There are times when writing, especially when in the early process of setting up a story when characters need to spout exposition–information that needs to be understood. In those cases, I think to myself, “this scene I’m writing has a lot of boring information that the reader MUST know. How can I make this scene a bit more interesting?”
    While there are a lot of tools in the toolbox a writer can use, sometimes it still is difficult to get around the feeling that “I should just get out there and have this character say what he has to say.” I’m not sure I was clear enough about what I was trying to say, but do you ever feel yourself in the same position? How do you approach it Katie?

    • K.M. Weiland | @KMWeiland says

      It’s often best to just go ahead and spell everything out in the first draft. Once we get it all out of our systems and figured out for ourselves, we can go back and revise to allow the complexities of the subtext to shine through. And, of course, when in doubt, beta readers are crucial for offering objective advice on the places were need more or less on-the-nose-ness.

      • Beta readers…heard of these mysterious entities, but never tried them. I guess I’ll have to look into that. As always, thanks for your suggestions K 🙂

  2. Couldn’t agree more that dialogue is a bellwether of the novel in general. Especially because dialogue is the one place I expect the story to come to life. And if it flops, I too am outa there. Now, I guess I better to look at my own dialogue in my WIP. Thanks, K.M.

    • K.M. Weiland | @KMWeiland says

      Dialogue is (arguably) the only area in which an author is truly able to show, rather than tell. We definitely want to make sure we’re taking advantage of the opportunity.

  3. Good stuff, Katie. I often ask myself, “can the reader guess how the character will respond?” If the answer is yes, then what am I doing here? Why am I writing at all? Just let the reader come up with the obvious dialog. Rather, my job is, as you point out, to bring out the character-driven undercurrents and tension.

    • K.M. Weiland | @KMWeiland says

      I was just thinking something very close to those lines while watching a television show last night. Half the time when watching a show or movie, I’m able to anticipate and complete the line of dialogue before the character finishes saying it. The best dialogue is always surprising in fresh and delightful ways.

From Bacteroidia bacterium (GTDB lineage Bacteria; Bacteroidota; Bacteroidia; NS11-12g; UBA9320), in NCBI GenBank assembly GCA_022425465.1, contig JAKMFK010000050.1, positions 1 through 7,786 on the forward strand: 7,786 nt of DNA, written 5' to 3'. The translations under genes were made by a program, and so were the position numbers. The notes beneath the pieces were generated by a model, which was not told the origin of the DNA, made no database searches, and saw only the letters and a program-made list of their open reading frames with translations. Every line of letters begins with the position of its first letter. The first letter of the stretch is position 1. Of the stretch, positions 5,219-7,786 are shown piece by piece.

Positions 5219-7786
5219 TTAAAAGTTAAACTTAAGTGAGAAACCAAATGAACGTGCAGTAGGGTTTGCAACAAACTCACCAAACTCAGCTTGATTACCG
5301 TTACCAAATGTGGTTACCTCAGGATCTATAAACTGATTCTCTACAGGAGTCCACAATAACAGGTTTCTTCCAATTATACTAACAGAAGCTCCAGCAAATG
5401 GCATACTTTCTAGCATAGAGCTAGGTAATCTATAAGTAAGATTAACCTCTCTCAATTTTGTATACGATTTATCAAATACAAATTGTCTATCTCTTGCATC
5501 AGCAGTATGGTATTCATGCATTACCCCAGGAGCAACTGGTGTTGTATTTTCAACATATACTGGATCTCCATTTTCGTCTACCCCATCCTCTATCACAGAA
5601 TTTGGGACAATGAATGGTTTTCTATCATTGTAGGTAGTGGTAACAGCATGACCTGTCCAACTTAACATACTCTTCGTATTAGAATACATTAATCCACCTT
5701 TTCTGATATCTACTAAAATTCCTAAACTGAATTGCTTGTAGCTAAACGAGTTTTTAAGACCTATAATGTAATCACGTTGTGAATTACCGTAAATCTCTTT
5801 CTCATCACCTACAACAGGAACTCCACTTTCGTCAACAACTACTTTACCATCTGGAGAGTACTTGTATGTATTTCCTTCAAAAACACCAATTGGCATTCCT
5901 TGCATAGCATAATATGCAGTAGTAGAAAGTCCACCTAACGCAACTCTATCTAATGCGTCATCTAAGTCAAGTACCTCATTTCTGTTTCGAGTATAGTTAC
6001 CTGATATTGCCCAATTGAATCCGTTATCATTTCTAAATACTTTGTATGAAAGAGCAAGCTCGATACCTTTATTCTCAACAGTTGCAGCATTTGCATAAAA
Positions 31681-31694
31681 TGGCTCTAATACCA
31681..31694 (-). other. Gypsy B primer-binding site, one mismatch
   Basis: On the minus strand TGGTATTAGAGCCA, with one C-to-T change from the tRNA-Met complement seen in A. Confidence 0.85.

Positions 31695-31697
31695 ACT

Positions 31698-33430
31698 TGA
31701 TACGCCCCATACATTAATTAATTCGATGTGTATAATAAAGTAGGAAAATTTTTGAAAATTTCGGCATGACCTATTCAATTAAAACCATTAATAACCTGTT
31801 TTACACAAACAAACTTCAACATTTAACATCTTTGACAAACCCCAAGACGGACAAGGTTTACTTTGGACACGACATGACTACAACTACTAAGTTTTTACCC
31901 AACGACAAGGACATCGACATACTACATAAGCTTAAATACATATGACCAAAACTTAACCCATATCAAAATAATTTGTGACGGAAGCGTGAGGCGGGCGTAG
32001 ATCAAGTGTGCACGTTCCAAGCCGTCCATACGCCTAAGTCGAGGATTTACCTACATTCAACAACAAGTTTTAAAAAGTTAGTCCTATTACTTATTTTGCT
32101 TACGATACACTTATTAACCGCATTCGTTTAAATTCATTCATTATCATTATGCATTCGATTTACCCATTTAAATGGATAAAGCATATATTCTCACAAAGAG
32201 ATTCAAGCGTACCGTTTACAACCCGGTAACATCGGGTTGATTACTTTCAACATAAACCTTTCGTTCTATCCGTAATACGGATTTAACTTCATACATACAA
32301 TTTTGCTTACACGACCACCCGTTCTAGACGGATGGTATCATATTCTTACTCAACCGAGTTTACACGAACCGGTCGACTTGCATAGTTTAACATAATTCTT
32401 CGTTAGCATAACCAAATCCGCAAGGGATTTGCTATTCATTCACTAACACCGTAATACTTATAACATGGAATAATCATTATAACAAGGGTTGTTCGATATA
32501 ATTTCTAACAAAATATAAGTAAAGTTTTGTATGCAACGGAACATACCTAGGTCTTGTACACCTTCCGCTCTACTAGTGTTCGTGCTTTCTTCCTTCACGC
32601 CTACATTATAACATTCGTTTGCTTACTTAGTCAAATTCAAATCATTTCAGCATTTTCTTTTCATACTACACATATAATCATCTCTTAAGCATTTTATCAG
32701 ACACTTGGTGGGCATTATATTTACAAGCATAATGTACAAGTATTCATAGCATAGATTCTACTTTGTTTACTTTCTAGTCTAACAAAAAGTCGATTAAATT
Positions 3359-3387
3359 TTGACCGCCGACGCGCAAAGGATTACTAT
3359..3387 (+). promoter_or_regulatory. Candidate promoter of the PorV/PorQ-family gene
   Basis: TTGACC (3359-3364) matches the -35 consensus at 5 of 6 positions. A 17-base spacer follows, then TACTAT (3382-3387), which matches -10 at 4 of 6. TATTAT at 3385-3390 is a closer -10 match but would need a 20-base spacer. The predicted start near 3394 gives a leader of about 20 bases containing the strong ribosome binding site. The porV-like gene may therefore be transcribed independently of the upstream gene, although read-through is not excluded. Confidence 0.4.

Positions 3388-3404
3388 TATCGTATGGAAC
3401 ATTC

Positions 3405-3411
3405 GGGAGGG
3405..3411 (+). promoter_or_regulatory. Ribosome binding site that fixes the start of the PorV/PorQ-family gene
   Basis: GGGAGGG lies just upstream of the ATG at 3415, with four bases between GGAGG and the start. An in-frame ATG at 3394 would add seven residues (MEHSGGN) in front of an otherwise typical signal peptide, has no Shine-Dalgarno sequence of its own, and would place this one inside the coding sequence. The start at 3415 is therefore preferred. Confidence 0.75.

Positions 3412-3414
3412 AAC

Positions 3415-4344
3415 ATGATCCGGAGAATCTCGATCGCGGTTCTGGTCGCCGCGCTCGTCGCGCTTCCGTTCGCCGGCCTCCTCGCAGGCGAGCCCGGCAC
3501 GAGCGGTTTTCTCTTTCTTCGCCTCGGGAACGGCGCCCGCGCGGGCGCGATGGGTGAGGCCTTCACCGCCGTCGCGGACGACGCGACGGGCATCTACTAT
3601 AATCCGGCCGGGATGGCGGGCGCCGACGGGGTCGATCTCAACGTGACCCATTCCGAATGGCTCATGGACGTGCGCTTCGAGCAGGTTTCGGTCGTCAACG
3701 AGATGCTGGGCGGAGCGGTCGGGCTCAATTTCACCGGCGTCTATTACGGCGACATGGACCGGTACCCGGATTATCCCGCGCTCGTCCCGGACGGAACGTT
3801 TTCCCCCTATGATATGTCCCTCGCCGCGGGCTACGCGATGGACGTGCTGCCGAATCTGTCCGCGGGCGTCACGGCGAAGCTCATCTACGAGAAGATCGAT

4. I enjoyed the article and agree.

    Elmore Leonard is my favorite writer of dialog. In addition to subtlety, he taught me that sometimes character b doesn’t need to answer character a. A conversation can split into two where neither speaker is truly listening to the other.

    I think dialog is a skill that can be refined and improved throughout a writer’s lifetime. One can always find ways to make it richer.

    • K.M. Weiland | @KMWeiland says

      This is a tremendously excellent point. The silences in a character’s non-answer often raise all sorts of interesting complexities.

  5. I’m reluctant to read your posts, Katie, because they often hurt! Another very valuable bit of advice. Thanks.

  6. KM, this is wonderful! Thank you!
    I had a problem with speeches between characters before, and on-the-nose dialog is a reader-killer. I killed my own interest in my budding story while writing it!
    Sometimes I think we as the author forget that our readers are thinking, reasonable people who want to figure out our story. So when we find ourself writing dialog like that, we should pull up a picture of our best friend, role-model, and a relative and write for them.

    • K.M. Weiland | @KMWeiland says

      When in doubt, it’s always best to err on the side of believing our readers are smarter than we are and can figure out anything we can dish at them. Beta readers will always tell us later on if something ends up being too complex.

  7. thomas h cullen says

    Know the story, then like so many other facets this one will get solved by default; to a great degree at least.

    On its own, formatting can create huge obstacles for an issue such as this. Is the television season a 12 episode run, when it can just be re-formatted down to 6 or 7 episodes? Is the agent or editor asking for additional chapters? Is the studio requesting more exposition, or more material to be packed into the “same running time”?